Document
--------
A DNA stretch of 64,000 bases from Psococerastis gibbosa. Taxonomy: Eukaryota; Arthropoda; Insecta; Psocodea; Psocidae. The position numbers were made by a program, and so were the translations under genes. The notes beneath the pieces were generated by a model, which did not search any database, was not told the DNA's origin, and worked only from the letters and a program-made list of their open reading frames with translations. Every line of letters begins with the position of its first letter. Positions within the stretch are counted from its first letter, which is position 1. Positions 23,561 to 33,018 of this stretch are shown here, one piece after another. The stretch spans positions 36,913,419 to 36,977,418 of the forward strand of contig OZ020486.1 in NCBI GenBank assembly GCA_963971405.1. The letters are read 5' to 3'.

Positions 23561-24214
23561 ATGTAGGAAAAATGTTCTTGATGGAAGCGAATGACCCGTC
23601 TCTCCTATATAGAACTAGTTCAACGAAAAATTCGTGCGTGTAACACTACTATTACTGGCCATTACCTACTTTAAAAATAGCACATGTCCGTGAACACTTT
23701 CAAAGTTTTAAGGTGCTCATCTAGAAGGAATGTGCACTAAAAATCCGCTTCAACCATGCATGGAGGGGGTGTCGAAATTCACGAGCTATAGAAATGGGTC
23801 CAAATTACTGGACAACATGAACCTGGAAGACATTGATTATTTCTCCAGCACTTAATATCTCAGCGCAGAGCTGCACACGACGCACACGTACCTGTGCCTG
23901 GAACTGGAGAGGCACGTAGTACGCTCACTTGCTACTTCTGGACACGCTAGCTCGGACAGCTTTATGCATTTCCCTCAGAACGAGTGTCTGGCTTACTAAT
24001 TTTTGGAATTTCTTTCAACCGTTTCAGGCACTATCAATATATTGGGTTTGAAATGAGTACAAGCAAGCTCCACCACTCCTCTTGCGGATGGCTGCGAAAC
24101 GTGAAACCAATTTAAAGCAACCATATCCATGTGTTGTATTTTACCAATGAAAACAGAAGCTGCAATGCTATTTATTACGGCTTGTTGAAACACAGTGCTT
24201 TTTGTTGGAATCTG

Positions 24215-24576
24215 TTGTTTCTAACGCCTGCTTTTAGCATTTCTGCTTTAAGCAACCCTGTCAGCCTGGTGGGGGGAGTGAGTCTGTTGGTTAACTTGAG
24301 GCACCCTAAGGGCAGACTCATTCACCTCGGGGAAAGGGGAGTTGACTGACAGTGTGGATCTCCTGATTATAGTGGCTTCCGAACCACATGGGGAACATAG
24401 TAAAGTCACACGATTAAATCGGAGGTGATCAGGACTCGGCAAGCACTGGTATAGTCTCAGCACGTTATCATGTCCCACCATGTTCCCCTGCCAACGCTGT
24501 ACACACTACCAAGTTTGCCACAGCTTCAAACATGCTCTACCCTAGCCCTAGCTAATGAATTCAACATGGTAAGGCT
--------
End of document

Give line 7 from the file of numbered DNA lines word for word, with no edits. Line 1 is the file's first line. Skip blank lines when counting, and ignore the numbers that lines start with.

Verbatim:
23901 GAACTGGAGAGGCACGTAGTACGCTCACTTGCTACTTCTGGACACGCTAGCTCGGACAGCTTTATGCATTTCCCTCAGAACGAGTGTCTGGCTTACTAAT